Treatments for stage 4 stomach cancer

The following are treatment options for stage 4 stomach cancer. Your healthcare team will suggest treatments based on your needs and work with you to develop a treatment plan.

Chemotherapy

Chemotherapy is a main treatment for stage 4 stomach cancer to slow the growth of the cancer. Chemotherapy for stomach cancer may be given as a single drug or as a combination of 2 or more drugs. Sometimes radiation therapy is given over the same time period as chemotherapy (this is called chemoradiation). The most common chemotherapy options for stage 4 stomach cancer are:

  • 5-fluorouracil (Adrucil, 5-FU) – leucovorin (folinic acid) is often given along with 5-fluorouracil to make 5-fluorouracil work better
  • capecitabine (Xeloda)
  • cisplatin (Platinol AQ)
  • carboplatin (Paraplatin)
  • epirubicin (Pharmorubicin)
  • docetaxel (Taxotere)
  • irinotecan (Camptosar)
  • oxaliplatin (Eloxatin)
  • paclitaxel (Taxol)
  • doxorubicin (Adriamycin)
  • mitomycin (Mutamycin)
  • methotrexate
  • etoposide (Vepesid)
Some examples of chemotherapy regimens (a combination of 2 or more drugs) used for stage 4 stomach cancer are:
  • ECX – epirubicin, cisplatin and capecitabine
  • ECF – epirubicin, cisplatin and 5-fluorouracil
  • DCF (TCF) – docetaxel, cisplatin and 5-fluorouracil
Lonsurf (trifluridine/tipiracil) may be used to treat stage 4 stomach cancer. It is used after you have had at least 2 different types of chemotherapy, including oxaliplatin and fluorouracil, along with docetaxel or paclitaxel, or irinotecan.

Targeted therapy may be given in combination with chemotherapy drugs.

Targeted therapy

Trastuzumab (Herceptin) and ramucirumab (Cyramza) are targeted therapy drugs used to treat stage 4 stomach cancer. Trastuzumab (Herceptin) may be offered for stage 4 stomach cancer that is HER2-positive.

Targeted therapy is usually given until the cancer no longer responds to treatment, grows larger or spreads.

Palliative surgery

Surgery is sometimes offered for stage 4 stomach cancer to relieve the symptoms of advanced cancer such as bleeding, blockage or pain.

Partial gastrectomy

Some people who are well enough to have surgery may have part of the stomach removed that contains the tumour.

Placement of a stent

A stent is a hollow metal or plastic tube. Stents may be used if a tumour is blocking the opening of the stomach near the esophagus. It will allow a person with advanced stomach cancer to swallow more easily.

Placement of a feeding tube

If surgery or other methods cannot relieve a blockage caused by a stomach tumour, a person with advanced stomach cancer may have a feeding tube placed through a surgical opening in the abdomen. A feeding tube is used to give the person liquid nutrition to help maintain their weight.

Surgery for a bowel obstruction

A bowel obstruction is when the small intestine or colon is partly or completely blocked. The blockage prevents food, fluids and gas from passing through the intestines normally. If you have a bowel obstruction, you may need surgery to remove or bypass the part of the intestine that is blocked.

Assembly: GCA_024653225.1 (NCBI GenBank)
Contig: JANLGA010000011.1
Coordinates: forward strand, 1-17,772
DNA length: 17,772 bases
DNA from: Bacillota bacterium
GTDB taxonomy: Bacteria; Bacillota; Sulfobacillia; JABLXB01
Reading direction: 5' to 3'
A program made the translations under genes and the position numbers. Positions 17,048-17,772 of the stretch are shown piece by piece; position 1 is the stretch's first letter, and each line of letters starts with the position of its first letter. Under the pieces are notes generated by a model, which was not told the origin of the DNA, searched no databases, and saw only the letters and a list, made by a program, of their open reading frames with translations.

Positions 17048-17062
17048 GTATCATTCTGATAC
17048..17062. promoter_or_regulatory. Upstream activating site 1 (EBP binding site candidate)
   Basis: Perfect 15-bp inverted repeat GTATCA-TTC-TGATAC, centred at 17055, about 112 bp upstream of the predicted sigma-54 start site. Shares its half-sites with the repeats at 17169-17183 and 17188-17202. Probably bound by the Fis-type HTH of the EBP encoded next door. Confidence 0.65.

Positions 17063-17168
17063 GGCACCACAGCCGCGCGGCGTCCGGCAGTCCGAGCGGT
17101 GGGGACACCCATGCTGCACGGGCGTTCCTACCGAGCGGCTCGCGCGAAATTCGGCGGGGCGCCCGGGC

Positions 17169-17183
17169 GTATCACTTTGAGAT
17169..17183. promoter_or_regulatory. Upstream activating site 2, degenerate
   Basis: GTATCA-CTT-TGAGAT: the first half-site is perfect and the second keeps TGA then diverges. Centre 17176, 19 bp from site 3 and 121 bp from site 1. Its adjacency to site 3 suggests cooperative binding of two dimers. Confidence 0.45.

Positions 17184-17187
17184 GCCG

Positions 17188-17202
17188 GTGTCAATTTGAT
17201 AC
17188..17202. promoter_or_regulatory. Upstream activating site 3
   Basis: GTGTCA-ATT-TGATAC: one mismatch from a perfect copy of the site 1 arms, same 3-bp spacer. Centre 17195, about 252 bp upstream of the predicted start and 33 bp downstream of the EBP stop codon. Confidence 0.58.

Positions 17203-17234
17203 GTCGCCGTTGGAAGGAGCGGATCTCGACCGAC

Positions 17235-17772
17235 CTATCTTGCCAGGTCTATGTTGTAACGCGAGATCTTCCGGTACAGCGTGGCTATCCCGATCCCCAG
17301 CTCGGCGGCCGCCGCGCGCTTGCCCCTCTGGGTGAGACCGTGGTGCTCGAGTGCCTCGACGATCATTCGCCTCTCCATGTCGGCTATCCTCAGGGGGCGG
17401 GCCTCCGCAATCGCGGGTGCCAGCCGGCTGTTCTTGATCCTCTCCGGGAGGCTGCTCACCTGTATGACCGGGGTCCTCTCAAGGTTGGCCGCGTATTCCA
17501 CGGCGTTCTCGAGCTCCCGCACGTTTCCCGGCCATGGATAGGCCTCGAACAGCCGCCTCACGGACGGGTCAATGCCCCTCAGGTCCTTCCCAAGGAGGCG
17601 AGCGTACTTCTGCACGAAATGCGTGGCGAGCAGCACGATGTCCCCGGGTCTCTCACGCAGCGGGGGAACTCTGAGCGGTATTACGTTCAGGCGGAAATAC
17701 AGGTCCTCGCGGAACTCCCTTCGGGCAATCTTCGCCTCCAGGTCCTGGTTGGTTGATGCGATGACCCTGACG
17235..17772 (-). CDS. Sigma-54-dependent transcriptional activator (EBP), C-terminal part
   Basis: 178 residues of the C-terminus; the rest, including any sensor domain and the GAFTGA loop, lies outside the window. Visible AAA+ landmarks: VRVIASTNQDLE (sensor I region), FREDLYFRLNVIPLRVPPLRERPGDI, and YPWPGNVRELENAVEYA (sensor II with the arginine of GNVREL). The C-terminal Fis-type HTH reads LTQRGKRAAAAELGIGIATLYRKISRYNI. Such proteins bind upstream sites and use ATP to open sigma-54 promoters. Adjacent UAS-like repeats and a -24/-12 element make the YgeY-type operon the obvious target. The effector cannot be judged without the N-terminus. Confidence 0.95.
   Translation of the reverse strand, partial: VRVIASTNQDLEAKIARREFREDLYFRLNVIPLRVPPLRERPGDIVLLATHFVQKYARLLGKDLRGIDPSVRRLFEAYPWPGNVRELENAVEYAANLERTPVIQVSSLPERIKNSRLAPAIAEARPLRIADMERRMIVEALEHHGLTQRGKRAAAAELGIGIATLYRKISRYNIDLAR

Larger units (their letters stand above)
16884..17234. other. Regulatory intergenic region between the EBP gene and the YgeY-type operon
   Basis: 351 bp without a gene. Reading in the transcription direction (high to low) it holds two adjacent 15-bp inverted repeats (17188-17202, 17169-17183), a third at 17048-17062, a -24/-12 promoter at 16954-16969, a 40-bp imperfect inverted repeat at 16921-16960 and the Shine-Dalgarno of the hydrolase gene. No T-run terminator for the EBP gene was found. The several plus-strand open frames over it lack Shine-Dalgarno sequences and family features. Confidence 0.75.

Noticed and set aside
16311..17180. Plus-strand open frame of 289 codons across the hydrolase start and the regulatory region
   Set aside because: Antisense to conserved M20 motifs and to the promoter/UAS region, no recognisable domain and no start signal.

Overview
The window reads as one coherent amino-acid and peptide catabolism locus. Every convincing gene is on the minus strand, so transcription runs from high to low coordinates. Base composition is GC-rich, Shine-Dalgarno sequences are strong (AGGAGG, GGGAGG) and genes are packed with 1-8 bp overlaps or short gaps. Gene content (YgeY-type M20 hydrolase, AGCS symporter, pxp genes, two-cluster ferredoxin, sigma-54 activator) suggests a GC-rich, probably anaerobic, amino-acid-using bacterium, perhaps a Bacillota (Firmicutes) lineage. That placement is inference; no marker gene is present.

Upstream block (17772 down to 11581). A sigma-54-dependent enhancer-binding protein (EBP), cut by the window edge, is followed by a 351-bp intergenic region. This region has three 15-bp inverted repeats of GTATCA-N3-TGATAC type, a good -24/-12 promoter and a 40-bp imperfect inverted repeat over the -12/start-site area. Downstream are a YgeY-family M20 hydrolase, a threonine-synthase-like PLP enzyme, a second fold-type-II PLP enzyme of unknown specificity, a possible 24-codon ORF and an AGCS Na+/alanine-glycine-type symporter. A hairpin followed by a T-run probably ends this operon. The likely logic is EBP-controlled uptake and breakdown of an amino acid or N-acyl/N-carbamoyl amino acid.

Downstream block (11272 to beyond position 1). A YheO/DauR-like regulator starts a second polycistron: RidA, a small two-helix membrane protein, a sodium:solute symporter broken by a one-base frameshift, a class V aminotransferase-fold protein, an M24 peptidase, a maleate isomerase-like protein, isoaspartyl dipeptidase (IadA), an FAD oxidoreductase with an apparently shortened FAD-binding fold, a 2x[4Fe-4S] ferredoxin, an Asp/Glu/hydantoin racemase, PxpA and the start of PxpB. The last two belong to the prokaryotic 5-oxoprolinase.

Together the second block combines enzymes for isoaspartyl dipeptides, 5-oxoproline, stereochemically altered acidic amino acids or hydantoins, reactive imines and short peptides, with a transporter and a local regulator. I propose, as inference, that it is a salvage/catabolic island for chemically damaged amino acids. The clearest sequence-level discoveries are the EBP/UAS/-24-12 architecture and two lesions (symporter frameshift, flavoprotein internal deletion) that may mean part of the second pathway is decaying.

Radiation therapy

External beam radiation therapy may be offered for stage 4 stomach cancer. It is used alone or in combination with chemotherapy (called chemoradiation). It may be used to relieve the symptoms caused by advanced stomach cancer such as uncontrolled bleeding, pain, trouble swallowing (dysphagia) or a blockage.

If you can’t have or don’t want cancer treatment

You may want to consider a type of care to make you feel better rather than treat the cancer itself. This may be because the cancer treatments don’t work anymore, they’re not likely to improve your condition or they may cause side effects that are hard to cope with. There may also be other reasons why you can’t have or don’t want cancer treatment.

Talk to your healthcare team. They can help you choose care and treatment for advanced cancer.

Clinical trials

You may be asked if you want to join a clinical trial for stomach cancer. Find out more about clinical trials.

Expert review and references

  • American Cancer Society. Stomach Cancer. Atlanta, GA: American Cancer Society; 2014: http://www.cancer.org/acs/groups/cid/documents/webcontent/003141-pdf.pdf.
  • American Society of Clinical Oncology (ASCO). Stomach cancer. Alexandria, VA.: American Society of Clinical Oncology (ASCO); 2014.
  • Avital, I. et al . Cancer of the stomach. DeVita VT Jr, Lawrence TS, & Rosenberg SA. Cancer: Principles & Practice of Oncology. 9th ed. Philadelphia: Wolters Kluwer Health/Lippincott Williams & Wilkins; 2011: 80: pp. 924-954.
  • BC Cancer Agency (BCCA). Stomach Cancer Management Guidelines. BC Cancer Agency; 2013: http://www.bccancer.bc.ca/HPI/CancerManagementGuidelines/Gastrointestinal/02.Stomach/default.htm.
  • Cancer Research UK. Stomach cancer. Reviewed ed. Cancer Research UK; 2014.
  • Health Canada. Cyramza Summary Basis of Decision (SBD). 2015: http://www.hc-sc.gc.ca/dhp-mps/prodpharma/sbd-smd/drug-med/sbd_smd_2015_cyramza_176810-eng.php.
  • MacKenzie M, Spithoff K, Jonker D, et al . Systemic therapy for advanced gastric cancer. Cancer Care Ontario. Evidence-Based Series (EBS) and Practice Guidelines (PG). Toronto, ON: Cancer Care Ontario; 2014.
  • National Cancer Institute. Gastric Cancer Treatment (PDQ®) Patient Version. Bethesda, MD: National Cancer Institute; 2014.
  • National Cancer Institute. Gastric Cancer Treatment (PDQ®) Health Professional Version. Bethesda, MD: National Cancer Institute; 2014.
  • National Comprehensive Cancer Network. Gastric Cancer (Version 1.2014). National Comprehensive Cancer Network; 2014.